Paul encountered God’s grace in a very direct way, so that’s how he delivers the message of that grace – his letter’s are hardly examples of tact and diplomacy! It might not come over very gently, but what Paul desired was that the focus of the Galatians be brought back to Christ, that they be healed of the distractions that the Judaisers are causing. As far as we’re aware, Paul didn’t notify the Jewish authorities that he’d had a change of faith, though I’m sure in due course it became rather noticeable! He didn’t go and check out what he should say and do with other Christian leaders so that they could guide and regulate him. When he returned from Arabia to share the Gospel of Christ, he did so through preaching and debate that was appropriate to Gentile communities spiritually hungry to find truth among the plethora of known and unknown god’s in the Greek and Roman world.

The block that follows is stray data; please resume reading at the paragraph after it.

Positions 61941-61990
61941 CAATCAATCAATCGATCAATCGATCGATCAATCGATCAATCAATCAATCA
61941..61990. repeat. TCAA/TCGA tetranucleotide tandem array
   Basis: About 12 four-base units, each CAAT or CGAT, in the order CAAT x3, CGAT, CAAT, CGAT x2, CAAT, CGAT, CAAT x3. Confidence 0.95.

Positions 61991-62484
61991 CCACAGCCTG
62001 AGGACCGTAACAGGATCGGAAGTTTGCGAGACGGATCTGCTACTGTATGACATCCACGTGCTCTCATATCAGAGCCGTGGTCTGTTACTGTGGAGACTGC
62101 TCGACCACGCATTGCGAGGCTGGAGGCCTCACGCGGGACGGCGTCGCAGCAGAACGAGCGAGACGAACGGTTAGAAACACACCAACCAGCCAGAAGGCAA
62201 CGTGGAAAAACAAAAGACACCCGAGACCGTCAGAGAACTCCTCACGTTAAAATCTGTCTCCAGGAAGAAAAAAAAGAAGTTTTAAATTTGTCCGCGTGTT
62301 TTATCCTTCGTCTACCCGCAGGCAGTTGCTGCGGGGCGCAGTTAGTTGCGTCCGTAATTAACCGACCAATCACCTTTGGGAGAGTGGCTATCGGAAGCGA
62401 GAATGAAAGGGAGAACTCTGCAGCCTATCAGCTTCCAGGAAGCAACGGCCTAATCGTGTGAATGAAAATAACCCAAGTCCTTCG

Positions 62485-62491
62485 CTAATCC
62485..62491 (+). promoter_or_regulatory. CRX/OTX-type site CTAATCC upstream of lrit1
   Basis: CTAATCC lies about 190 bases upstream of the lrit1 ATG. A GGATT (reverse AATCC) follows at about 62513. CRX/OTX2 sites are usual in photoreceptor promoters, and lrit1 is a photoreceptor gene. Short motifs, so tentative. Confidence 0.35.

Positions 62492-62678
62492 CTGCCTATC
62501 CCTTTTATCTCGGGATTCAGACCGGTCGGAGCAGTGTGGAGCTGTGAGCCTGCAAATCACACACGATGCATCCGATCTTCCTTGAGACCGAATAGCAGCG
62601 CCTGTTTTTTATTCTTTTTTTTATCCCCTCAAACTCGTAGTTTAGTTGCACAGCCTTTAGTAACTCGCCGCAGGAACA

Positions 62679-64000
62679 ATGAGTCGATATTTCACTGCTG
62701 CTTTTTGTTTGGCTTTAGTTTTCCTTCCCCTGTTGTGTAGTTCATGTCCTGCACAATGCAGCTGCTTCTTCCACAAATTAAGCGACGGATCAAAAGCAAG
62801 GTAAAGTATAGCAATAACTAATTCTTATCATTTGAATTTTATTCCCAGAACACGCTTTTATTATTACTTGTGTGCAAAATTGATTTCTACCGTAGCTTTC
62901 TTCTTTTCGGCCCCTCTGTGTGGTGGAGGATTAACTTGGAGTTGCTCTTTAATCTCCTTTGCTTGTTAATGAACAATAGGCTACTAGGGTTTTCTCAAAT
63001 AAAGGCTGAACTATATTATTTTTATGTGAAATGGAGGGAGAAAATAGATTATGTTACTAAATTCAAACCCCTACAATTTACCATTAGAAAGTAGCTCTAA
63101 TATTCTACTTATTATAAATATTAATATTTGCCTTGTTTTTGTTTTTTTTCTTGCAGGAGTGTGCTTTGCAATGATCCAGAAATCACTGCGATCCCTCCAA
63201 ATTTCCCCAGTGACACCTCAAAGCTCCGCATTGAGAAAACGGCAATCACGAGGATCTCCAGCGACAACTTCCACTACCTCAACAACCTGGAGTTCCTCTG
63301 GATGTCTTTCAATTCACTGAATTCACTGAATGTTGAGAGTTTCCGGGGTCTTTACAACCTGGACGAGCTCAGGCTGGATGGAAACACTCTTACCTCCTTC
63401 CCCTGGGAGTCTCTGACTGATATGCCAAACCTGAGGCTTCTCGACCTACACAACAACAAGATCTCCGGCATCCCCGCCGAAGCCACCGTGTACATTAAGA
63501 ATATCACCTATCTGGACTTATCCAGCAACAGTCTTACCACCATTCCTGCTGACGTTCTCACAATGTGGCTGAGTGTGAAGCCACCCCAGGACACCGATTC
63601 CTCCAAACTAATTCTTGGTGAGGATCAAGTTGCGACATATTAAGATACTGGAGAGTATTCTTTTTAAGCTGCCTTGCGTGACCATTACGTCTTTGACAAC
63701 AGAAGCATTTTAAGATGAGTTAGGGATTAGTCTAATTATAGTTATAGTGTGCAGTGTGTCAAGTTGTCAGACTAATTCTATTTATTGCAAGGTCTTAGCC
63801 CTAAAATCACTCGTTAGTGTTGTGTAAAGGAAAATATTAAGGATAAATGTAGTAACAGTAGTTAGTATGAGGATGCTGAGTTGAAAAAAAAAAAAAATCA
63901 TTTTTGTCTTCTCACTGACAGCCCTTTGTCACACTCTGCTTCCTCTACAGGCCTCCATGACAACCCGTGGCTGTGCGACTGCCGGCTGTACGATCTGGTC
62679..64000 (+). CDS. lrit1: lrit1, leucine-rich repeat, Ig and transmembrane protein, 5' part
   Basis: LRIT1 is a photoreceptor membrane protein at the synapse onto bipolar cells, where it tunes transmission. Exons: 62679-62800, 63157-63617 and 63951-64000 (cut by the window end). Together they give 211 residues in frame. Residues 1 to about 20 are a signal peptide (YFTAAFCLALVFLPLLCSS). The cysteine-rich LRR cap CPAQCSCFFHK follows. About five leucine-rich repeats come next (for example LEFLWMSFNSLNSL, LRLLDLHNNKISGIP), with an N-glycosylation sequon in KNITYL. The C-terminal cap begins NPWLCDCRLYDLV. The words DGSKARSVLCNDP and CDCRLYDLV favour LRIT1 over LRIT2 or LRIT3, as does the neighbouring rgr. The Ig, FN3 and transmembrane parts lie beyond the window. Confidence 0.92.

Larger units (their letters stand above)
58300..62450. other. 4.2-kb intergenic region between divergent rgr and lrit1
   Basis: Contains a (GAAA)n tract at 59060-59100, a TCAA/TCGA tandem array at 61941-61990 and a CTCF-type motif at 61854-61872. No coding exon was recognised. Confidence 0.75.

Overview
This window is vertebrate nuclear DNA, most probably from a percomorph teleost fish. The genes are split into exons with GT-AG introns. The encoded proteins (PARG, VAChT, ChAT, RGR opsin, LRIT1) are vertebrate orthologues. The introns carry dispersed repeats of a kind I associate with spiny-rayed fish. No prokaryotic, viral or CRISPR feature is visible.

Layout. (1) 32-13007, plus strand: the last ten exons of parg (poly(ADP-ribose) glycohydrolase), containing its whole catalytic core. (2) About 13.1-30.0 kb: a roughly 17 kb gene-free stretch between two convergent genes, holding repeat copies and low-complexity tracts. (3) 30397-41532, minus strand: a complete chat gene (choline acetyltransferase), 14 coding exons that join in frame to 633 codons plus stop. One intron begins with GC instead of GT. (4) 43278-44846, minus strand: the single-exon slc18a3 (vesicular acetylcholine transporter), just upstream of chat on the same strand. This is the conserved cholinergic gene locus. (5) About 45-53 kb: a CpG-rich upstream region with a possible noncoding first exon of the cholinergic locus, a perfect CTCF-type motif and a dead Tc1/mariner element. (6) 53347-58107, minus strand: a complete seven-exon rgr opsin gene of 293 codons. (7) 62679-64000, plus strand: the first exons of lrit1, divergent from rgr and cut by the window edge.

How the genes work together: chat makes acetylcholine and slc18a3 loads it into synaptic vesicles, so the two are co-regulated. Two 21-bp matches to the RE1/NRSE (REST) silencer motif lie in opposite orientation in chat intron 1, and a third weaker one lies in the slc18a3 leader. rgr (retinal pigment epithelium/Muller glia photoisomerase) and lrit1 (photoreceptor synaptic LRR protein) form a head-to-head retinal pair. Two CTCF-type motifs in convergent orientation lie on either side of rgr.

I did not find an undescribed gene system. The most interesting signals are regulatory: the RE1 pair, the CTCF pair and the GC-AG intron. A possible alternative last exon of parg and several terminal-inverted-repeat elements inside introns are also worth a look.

As I’ve been studying recently how and why we celebrate Holy Communion, I’ve revisited the story of Sara Miles, the foody and atheist journalist, who wandered into a particular church one day on a whim and ‘ate Jesus’ as she terms it, in bread and wine. Her encounter with Jesus was that direct, involved no initial explanation of the Gospel, no permission to share in the Eucharistic meal, no baptism. Her call about which she writes in ‘Take This Bread’, turns out to revolve round feeding people who are desperately hungry physically and spiritually; feeding them with sacks of basic food-stuffs off the altar table, and breaking bread in a radically inclusive and sacramental community, all so that others can encounter Jesus without little things like man-made regulations getting in the way.